When you first start fishing, the first thing you learn how to do is cast. If you can’t get your rig into the water, where fish are likely to be, none of the other tips and information is even remotely useful. It’s also not a complicated skill.
As such, if you’ve been fishing for at least a few weeks, you can probably cast a bass lure to almost any spot on a lake without much trouble, and experts can usually cast it with pinpoint precision.
There is one casting skill that not many anglers master, though. It’s called “skipping”.
Skipping is a unique way to cast your lure, and while we’ll admit that it’s not a necessity in all situations, it is a very useful skill to learn.
To help elevate you above all the weekend warriors who can’t do it, we’re going to teach you how to skip bass lures. You’ll learn what it is, how to do it, and when it’s useful.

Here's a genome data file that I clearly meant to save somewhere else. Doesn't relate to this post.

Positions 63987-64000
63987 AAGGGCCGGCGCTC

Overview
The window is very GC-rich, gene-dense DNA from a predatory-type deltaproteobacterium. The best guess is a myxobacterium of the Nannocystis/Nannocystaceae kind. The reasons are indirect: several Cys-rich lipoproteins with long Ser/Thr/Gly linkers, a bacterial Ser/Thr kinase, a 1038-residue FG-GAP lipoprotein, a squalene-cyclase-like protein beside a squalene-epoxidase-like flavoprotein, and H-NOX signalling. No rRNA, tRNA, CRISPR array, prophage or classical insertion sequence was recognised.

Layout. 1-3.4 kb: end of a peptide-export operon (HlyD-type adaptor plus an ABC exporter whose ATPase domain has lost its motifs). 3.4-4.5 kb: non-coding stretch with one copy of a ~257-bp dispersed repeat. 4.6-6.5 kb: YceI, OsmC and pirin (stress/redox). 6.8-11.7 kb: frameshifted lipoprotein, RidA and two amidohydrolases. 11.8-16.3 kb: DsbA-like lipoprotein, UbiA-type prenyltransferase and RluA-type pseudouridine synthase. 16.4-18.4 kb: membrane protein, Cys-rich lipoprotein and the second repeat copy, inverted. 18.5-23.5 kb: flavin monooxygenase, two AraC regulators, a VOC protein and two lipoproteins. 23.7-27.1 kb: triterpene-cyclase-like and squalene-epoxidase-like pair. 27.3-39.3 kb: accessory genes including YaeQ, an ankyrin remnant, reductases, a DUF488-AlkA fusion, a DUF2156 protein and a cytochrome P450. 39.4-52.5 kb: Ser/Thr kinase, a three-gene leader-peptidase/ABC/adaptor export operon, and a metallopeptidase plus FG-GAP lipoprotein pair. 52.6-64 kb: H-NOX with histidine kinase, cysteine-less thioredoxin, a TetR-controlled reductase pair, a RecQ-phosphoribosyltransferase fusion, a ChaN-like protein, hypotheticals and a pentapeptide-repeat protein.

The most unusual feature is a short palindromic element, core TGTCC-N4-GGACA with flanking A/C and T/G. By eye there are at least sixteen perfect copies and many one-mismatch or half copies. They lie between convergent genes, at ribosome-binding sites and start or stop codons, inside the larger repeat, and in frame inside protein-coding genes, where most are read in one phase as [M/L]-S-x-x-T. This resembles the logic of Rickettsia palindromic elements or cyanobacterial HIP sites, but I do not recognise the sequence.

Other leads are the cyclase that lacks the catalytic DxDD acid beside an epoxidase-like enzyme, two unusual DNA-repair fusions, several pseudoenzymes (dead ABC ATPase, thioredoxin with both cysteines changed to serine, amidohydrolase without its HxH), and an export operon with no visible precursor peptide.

Let’s get started.
What is Skipping?
Skipping a lure is exactly like skipping a rock. If you’ve ever grabbed a smooth rock, wound up your arm, and tried to see how many times you could make it skip across the water’s surface, you already have a fair understanding of the mechanics behind skipping a lure. The way you do it is just different because you’re using a rod and reel, and a lure is a little more complex than a rock.
Skipping isn’t just some trendy way to cast that will make you look professional, though. It actually has a niche purpose.
Skipping allows you to get your lure to spots that you otherwise couldn’t reach or slip into. It’s similar to dock flipping in that regard, but it’s better for long-range casts with very narrow target areas. You “skip” the lure across the surface to get under low-hanging obstructions that you can’t flip to.
How to Skip a Lure